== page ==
Above: The survival of the Critically Endangered Puerto Rican Amazon parrot depends on successful captive-breeding for the widest possible genetic diversity. Photo: Wikimedia Commons/Tom MacKenzie of U.S. Fish and Wildlife Service Southeast Region
SCIENTISTS MAPPING THE genome of three Amazon parrots say the lack of genetic diversity they found in the recent history of the species reinforces the need for conservation efforts.
A team led by Dr Taras Oleksyk of Oakland University in the United States studied three species of Amazon parrot. The Cuban (Amazona leucocephala) is Near Threatened with a falling population estimated at 13,600- 23,000 across Cuba, the Bahamas and the Cayman Islands. The Hispaniolan (A. ventralis), once plentiful across Haiti, the Dominican Republic and Puerto Rico, is now Vulnerable with an estimated 6,000-15,000 population that is also decreasing.
Meanwhile, estimates of fewer than 50 of the Critically Endangered Puerto Rican Amazon (A. vittata) in the wild make it one of the 10 most endangered species worldwide.
It is known that genetic diversity is vital to the adaptability and long-term survival of species. Dr Oleksyk, commenting on the team’s results testing captive birds, said: “As expected, these parrots do not have much genetic variation left. This finding stresses the need for further conservation efforts.”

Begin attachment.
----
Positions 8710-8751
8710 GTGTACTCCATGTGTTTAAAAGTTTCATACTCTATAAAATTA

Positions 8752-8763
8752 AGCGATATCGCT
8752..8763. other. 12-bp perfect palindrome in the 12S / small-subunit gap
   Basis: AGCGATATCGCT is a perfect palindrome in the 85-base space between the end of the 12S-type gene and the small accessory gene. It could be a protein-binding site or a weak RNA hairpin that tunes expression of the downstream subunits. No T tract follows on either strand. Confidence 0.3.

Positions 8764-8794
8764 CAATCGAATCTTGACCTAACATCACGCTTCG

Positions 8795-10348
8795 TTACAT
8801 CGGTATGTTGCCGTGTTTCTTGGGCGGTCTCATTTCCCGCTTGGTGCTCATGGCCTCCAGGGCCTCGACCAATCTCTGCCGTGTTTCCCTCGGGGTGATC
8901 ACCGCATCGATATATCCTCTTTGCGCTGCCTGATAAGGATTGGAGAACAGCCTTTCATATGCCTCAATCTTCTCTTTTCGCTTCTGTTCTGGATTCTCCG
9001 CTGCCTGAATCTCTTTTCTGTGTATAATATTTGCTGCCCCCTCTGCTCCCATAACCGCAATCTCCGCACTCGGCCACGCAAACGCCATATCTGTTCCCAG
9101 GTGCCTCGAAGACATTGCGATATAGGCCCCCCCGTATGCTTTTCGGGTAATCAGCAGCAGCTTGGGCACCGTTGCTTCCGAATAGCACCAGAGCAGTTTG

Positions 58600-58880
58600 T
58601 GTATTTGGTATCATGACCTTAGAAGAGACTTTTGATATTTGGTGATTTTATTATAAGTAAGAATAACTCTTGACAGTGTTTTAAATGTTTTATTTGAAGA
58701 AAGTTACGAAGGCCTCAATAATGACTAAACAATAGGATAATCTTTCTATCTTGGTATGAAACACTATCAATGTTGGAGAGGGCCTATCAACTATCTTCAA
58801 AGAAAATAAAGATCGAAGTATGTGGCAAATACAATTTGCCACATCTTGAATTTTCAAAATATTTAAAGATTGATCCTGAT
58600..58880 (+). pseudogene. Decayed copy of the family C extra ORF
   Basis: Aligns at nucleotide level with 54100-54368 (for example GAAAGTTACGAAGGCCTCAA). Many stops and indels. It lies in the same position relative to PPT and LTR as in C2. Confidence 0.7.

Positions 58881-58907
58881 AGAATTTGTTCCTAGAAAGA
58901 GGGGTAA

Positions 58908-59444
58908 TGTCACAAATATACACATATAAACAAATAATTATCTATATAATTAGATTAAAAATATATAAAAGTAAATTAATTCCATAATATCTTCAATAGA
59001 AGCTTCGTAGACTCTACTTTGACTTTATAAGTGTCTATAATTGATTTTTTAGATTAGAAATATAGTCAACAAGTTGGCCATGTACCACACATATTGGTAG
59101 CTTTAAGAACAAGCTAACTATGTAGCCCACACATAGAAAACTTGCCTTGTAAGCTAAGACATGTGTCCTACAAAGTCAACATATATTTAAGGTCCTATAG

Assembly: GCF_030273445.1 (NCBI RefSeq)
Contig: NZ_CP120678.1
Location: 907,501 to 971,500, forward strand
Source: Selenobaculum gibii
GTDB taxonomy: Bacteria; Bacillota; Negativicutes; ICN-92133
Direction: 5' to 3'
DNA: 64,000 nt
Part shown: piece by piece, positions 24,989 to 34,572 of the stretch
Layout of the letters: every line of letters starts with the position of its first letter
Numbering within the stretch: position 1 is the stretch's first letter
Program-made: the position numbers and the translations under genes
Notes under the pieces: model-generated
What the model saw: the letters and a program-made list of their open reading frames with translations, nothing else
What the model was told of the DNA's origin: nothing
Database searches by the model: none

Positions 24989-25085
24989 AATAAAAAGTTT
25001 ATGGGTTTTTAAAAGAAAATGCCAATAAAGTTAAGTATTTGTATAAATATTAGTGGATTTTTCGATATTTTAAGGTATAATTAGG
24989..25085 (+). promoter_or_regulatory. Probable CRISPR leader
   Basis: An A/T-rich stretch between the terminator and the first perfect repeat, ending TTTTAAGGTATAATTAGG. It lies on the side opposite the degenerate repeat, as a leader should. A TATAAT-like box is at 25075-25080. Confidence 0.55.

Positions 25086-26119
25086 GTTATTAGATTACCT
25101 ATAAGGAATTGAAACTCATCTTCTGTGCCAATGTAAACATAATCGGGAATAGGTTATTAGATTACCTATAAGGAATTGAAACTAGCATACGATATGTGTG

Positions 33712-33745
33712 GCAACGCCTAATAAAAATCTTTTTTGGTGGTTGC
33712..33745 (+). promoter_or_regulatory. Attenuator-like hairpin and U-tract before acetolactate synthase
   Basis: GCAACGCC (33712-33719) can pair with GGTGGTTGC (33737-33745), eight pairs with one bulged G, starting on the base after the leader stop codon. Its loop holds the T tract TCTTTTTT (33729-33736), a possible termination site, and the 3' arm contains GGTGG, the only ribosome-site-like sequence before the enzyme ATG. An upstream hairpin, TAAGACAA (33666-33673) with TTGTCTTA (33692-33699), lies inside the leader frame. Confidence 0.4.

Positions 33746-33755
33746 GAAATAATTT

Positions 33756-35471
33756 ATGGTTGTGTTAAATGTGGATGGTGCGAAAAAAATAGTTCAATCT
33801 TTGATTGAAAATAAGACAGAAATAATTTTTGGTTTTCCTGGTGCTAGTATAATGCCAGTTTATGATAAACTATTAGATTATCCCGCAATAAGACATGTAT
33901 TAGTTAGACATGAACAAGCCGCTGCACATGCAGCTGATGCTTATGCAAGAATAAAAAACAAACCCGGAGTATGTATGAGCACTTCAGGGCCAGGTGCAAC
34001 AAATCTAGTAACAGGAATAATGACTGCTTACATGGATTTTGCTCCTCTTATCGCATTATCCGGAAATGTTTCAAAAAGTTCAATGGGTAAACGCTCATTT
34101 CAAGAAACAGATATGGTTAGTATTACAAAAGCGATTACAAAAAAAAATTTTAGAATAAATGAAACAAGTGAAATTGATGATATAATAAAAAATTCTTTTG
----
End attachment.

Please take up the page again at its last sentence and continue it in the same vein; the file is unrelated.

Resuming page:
Planned and existing programmes for the species include protected zones and habitat preservation; monitored release of captive-bred birds; legislation and education. Local bird conservationists are being taught both the need to stop capturing wild birds, and also how better care of captive parrots can extend their lifespan, so reducing the market for wild-caught birds.
The issue of genetic diversity is especially critical for the Puerto Rican. Once numbering more than a million, it was the Puerto Rican Amazon which played a crucial role in seed dispersal.
“These parrots are the gardeners of the island, and as they’ve gone, the trees that have been cut down can’t come back,” Dr Oleksyk explained.
Since the species only nests in the hollow trunks of the trees, the spiral would be ever-downward without human assistance.
Current conservation efforts include controlling predators such as the black rat, and captive-breeding at El Yunque and Rio Abajo, which currently number about 280 birds between them. The captive birds are being managed to preserve as much genetic diversity as possible for managed and monitored release. Successful wild breeding has been recorded among the small but growing new flocks.
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